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Avellon Williams 

TRINIDAD AND TOBAGO- The act of rape against women and girls stems from a complex set of patriarchal beliefs, power, and control that persist and normalize sexual violence within our society. As a result, this “culture” perpetuates misogynistic language, objectifies bodies, and glamorizes violence.

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In many cases of rapes or sexual assaults, it is impossible to determine the exact numbers, because victims are often scared to report sexual abuse, perpetrators often have latitude and impunity, and victims are stigmatized in their communities and remain silent as a result.

A UN study estimates that 15 million girls ages 15-19 have been subjected to forced sexual activity or other forms of sexual abuse. According to estimates, one out of every three women worldwide has been physically or sexually abused by an intimate partner, or sexually abused by someone other than an intimate partner.

The common characteristics of rape include victim-blaming, sexual objectification, trivializing rape, denying widespread rape, or refusing to acknowledge the harm caused by sexual harassment and assault. Despite geographic and cultural differences, women and girls everywhere experience rape, sexual violence, and abuse.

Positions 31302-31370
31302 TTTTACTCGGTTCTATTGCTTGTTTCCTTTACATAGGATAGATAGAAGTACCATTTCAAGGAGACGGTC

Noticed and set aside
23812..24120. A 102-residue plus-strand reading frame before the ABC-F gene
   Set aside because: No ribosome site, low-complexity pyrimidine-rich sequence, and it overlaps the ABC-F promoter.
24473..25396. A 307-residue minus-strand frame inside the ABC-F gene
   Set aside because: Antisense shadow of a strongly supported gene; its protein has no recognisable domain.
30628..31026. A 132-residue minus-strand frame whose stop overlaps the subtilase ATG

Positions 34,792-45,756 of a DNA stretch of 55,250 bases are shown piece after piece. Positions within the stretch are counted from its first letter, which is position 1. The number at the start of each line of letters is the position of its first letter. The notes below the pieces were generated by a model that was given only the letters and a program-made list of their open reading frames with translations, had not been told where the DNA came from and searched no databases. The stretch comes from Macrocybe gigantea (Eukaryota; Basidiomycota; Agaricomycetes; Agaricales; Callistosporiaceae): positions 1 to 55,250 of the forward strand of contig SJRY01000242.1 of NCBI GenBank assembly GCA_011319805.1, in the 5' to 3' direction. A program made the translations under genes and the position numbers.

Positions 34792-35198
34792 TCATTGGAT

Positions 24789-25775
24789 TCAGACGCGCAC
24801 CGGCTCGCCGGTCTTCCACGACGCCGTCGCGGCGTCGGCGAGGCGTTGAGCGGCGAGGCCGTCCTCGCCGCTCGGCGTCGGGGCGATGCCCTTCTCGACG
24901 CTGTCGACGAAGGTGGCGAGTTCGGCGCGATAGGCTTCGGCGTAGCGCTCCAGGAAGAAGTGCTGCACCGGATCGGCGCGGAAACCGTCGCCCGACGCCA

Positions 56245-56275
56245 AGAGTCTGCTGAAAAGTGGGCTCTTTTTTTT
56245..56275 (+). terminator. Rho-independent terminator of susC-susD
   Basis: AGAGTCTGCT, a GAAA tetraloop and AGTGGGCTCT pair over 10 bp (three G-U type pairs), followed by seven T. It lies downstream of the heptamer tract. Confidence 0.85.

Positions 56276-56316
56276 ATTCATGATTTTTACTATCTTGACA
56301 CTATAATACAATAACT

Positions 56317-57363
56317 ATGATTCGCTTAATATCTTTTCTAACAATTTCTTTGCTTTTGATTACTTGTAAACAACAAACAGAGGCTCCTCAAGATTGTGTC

The voices of survivors and activists have been highlighted in recent years by campaigns such as #MeToo, #TimesUp, #Niunamenos, #NotOneMoreand #BalanceTonPorc, but the crescendo has not yet reached most of the world, including Caribbean countries.


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As many as 32,559 rapes were reported in India in 2017 and the accused were known to the victims in 93.1 percent of the cases, according to the National Crime Records Bureau (NCRB). Of the 30,299 such cases, the accused were members of the victim’s family in 3,155. As many as 16,591 rape cases were against “family friends”, employers, neighbours, or other known persons. In 10,553 cases, the accused were friends, online friends, live-in partners, or separated husbands of the victims.

About 85 to 90 percent of sexual assaults reported by college women in the US are perpetrated by someone known to the victim; about half occur on a date. The most common locations are the man’s or woman’s home in the context of a party or a date. The perpetrators may range from classmates to neighbors.

The numbers are part of disturbing statistics on rape and sexual offences committed by people known to victims. In 2018, researchers at Glasgow University studied the cases of 991 women in Scotland who had faced sexual assault and rape. The study found that 90 percent of the offenders were known to the victim in various capacities such as boyfriend/lover/husband, family, employer, neighbor, or associate.